FYI: Roamer=car, Cruiser=motorcylce, Flasher=camera, and Caption=photograph
Part 1 For those who missed last Sunday’s post. Now, onward to part 2!
They returned home from hiking a week later. Scarlett marched directly to the shed with her flasher in hand. Timon had helped her turn the old storage unit into a makeshift darkroom when he realized her passion was not a phase.
The smell of chemicals hit her first. It had never bothered her that her clothes reeked of dye and bleach and fixer. In fact, she rather liked the smell. She even preferred the red lights she had installed, as they were the only light that did not harm her undeveloped film.
Latching the door of the shed closed and flipping on the red lights, she changed the trays into fresh baths of chemicals and removed the square plate of film from her flasher. She washed it, set it to dry, and then printed the images on glossy paper bigger than her face. Dipping the papers into the flat trays of dyes and washes, she waited for the images to materialize into view. Those moments of waiting were her favorite.
When the image of Timon and Celia appeared, Scarlett breathed in relief. She had captured the elusive enemy known as time.
“There she is!”
“I don’t see–Oh! There she is! Scarlett!”
Scarlett could see her mother waving from the base of the grand fountain of Hypotella, which depicted a battle between the ancient Phaedrians and Naiacans. They called that period of strife the Children’s War. It was fitting then, that their secondary school’s graduation ceremony took place at the Youth Memorial Hall.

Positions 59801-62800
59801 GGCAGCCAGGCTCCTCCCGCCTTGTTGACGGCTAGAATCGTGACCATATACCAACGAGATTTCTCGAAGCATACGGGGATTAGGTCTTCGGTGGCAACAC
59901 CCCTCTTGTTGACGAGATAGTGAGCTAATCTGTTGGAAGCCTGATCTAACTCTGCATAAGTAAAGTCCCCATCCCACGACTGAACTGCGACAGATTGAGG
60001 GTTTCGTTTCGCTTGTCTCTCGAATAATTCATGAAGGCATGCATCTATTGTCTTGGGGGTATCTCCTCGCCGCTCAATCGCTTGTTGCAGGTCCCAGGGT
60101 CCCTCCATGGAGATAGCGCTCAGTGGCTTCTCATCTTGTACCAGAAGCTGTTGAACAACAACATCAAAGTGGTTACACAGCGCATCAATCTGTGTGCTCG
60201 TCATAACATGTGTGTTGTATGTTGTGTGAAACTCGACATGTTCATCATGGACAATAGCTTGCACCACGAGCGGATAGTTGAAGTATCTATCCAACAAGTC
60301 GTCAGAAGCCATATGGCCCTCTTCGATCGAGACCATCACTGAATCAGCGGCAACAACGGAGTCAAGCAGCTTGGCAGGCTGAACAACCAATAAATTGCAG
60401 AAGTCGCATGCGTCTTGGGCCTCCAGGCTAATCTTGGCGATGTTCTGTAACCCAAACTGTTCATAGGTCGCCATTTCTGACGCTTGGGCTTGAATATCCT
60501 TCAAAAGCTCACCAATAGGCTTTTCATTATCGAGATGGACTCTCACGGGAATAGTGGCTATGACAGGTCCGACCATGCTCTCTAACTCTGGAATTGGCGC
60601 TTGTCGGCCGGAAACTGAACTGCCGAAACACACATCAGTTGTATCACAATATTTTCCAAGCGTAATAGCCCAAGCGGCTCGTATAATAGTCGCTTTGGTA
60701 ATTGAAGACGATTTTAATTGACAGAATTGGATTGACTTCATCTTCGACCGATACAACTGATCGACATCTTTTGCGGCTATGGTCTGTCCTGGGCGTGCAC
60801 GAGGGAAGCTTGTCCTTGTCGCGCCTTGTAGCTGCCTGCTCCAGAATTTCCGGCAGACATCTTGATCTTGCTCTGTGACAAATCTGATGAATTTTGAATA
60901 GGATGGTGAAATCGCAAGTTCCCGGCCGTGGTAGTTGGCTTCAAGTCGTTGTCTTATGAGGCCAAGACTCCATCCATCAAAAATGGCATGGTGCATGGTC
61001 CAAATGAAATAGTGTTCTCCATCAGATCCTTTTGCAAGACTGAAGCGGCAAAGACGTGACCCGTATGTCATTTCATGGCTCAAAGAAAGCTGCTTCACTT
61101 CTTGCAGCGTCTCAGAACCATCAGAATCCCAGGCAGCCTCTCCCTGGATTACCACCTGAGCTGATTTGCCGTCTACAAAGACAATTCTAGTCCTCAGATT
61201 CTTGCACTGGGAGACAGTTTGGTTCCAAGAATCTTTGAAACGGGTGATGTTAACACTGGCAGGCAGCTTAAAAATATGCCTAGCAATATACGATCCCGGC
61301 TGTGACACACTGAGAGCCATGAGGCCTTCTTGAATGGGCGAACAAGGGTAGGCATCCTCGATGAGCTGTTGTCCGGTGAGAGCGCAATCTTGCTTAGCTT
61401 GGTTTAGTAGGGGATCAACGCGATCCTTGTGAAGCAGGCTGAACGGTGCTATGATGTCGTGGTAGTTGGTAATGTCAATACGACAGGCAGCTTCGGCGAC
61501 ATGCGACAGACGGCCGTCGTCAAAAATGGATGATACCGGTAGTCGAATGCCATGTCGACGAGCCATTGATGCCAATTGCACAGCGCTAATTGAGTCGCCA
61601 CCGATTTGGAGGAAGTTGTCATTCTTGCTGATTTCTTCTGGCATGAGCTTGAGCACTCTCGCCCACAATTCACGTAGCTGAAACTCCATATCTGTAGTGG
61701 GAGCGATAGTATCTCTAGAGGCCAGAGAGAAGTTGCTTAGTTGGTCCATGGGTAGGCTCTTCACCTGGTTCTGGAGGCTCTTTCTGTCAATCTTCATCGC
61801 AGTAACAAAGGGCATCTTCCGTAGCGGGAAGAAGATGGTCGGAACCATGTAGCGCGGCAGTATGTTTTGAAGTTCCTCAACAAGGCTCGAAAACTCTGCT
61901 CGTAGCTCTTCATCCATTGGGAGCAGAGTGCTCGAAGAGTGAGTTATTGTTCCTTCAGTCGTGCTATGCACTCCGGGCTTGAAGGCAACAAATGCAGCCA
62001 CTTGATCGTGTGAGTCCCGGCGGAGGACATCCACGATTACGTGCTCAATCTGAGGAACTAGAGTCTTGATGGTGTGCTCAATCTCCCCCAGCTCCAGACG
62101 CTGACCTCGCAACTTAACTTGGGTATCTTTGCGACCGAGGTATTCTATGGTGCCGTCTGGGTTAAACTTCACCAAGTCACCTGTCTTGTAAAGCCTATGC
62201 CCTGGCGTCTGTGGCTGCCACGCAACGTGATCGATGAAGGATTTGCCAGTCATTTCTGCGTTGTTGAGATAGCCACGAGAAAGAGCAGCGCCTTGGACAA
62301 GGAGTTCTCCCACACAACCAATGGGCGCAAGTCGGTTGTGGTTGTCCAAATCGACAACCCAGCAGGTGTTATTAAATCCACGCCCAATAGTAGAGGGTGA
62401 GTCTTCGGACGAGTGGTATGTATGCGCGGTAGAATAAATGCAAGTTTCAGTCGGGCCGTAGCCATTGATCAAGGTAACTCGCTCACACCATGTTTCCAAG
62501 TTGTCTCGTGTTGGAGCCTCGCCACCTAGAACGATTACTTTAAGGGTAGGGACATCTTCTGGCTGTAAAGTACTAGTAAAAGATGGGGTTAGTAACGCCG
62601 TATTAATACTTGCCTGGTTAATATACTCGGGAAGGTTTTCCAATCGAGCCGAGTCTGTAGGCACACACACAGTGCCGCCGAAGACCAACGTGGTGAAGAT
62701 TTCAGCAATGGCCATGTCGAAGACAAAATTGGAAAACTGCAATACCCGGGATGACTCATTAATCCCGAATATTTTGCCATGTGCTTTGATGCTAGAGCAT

Thousands of students, all dressed in the same white, billowing gowns and funny-looking caps with tassels dangling from their tops, streamed down the steps around the fountain to greet their exuberant families. Though they were all Scarlett’s classmates, she knew only half a hundred. She hadn’t actually spent much time in school.
Scholarium was the third largest city in all of Naiaca. In response to the high population, her school took in a minimum of ten thousand per year. Throughout history, Scholarium had jokingly been referred to as the City of Scholars, but Scarlett didn’t think it could be classified as a joke anymore because it held more truth than sarcasm.
She delved into the throng of fellow graduates. Her family disappeared from sight. As she was too short to see above people’s shoulders, Scarlett pushed aside fellow students and squeezed through the crowd. When she made it to the fountain, her mother engulfed her in a hug.
“Congratulations, my little one! You look so smart in your ceremonial gown.”
Squeezed beside Lorelei was Celia, who presented a pink carnation in good tidings. A second gold band was affixed to her engagement ring. She and Timon had married mere weeks before Scarlett’s graduation. “Many congratulations, Scarlett.”
Though Scarlett had received a number of flowers and garlands over the years, mostly for encouragement or lack of anything better to give her, she appreciated the sentiment. “Thank you.” She peered around their little group as the bodies in white pressed in, but only her mother and Celia were recognizable. “Where’s Dad and Timon and Kat?”
Celia’s head turned in the direction of a parking lot full of roamers. “Kat was worried about getting stuck in traffic.”
Scarlett expelled an annoyed huff. “I told you we should have walked.”
Brushing the tassel out of Scarlett’s face, her mother replied neutrally with, “You know how your sister is.”